I soaked another bunch of almonds yesterday and tasted them just like that, not dehydrated. Actually I really liked them. Really liked them! They have a lovely smooth texture (if you've ever had an almond tree, the texture is akin to young almonds). You need to store them in the fridge if you're not going to dehydrate, so they don't go mouldy. Or freeze them.

Photo by  Kumiko Mitarai

2. I sprout legumes and pulses
I’ve done away with canned foods. It’s really a waste of resources (all that processing and packaging, not to mention the toxic BPA lining the cans). I’m happy to prepare lentils etc myself. And I’m glad, because I’ve found out you’re WAY better off nutritionally if you sprout legumes and pulses before eating them anyway. Sprouting actually increases the vitamins 8-fold. Again legumes and pulses contain enzyme inhibitors and phytic acid so soaking and sprouting neutralises these. I usually react quite badly to lentils. I sprouted some the other day and had no problems at all. Very easy to do, just soak in water over night, then rinse, sit covered on the bench for 2-3 days rinsing twice a day (more often if it’s hot) until a white sprout about 1/2 cm long appears.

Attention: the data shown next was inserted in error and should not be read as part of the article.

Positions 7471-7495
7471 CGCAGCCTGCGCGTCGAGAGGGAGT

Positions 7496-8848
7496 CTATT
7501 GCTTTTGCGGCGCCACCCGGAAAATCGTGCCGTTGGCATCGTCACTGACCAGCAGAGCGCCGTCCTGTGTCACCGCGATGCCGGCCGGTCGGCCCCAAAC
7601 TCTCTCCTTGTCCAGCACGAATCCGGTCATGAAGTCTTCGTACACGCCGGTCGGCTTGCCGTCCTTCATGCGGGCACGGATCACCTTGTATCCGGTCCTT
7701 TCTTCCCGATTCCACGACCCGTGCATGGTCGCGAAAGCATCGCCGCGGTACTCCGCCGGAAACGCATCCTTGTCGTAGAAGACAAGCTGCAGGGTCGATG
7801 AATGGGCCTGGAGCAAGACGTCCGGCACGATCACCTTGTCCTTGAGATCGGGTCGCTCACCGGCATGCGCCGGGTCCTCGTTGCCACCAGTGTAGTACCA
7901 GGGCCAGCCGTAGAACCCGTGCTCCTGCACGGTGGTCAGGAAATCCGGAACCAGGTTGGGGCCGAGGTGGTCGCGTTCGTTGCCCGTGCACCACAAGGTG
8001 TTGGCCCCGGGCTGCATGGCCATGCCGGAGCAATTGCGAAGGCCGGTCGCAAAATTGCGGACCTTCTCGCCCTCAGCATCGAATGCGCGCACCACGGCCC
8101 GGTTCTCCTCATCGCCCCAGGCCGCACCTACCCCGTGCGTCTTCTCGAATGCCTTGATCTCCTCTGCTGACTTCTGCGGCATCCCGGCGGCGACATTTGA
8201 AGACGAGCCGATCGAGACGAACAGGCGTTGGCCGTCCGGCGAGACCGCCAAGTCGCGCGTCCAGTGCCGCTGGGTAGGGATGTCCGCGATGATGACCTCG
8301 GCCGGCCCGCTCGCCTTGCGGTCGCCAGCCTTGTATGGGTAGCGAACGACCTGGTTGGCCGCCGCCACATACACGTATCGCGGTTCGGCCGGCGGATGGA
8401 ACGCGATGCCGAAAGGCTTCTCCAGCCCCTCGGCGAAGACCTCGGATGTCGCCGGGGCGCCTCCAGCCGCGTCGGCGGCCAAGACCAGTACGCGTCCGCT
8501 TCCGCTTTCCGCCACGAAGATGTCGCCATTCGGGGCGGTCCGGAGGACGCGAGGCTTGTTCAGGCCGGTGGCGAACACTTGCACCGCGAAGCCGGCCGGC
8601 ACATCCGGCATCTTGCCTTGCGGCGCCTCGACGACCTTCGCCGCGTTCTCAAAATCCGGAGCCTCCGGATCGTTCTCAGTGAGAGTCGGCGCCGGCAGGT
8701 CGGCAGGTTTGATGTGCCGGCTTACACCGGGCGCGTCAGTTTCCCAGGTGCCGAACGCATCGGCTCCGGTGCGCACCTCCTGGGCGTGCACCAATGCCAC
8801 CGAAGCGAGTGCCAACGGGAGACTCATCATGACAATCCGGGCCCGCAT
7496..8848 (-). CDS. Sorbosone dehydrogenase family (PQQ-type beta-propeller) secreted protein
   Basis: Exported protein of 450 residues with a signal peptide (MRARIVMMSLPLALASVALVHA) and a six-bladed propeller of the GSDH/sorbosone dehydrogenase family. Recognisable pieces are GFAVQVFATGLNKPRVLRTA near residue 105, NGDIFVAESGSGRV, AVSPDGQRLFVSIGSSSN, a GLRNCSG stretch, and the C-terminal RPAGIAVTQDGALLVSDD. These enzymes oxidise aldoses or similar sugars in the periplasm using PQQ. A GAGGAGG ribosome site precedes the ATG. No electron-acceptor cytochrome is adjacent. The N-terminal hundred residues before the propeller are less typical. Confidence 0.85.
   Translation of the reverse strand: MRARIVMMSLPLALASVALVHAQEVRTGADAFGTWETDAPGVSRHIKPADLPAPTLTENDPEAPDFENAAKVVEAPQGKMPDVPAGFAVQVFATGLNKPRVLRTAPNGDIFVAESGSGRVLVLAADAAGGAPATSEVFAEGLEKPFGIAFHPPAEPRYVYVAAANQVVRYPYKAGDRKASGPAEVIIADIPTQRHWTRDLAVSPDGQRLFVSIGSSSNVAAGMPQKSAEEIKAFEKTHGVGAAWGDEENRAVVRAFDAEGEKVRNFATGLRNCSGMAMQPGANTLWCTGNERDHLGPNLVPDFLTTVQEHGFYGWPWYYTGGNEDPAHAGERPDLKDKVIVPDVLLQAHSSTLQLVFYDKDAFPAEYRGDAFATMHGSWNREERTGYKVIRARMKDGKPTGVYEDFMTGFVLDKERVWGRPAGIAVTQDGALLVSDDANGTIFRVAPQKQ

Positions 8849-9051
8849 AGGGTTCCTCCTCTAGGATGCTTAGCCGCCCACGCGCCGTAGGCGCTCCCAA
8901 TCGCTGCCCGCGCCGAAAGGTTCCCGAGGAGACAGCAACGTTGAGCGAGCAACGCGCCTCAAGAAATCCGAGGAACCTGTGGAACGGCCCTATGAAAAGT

3. I replace beef with goat meat
Goat is revered for having a far smaller impact than beef on land and the environment. That's because goats are browsers, choosing to eat weedy plants over lush grasses. When grazed with other livestock, goats improve the quality of the pasture. Goat meat is also very healthy, being lower in fat and cholesterol than chicken, pork, beef or lamb. It’s actually the most popular meat worldwide. So I’ve been swapping beef for goat every other week. I’ve got to say, it’s won me over (so sweet and flavoursome). I cooked up a delicious goat shank casserole the other week. I’ll post the recipe next week.

4. Homemade tomato passata
Again, in my effort to eat a lower-impact diet I’ve said bye bye to store-bought passata. My mum taught me an easy way to make my own, without a food mill. Firstly, blanch a kilo of over-ripe tomatoes and remove the skin. Dice and squeeze all the liquid out using a muslin cloth (keep the liquid for use in soups or other recipes). Cook the tomato pulp with a little salt until nice n' thick. Bottle and freeze any excess.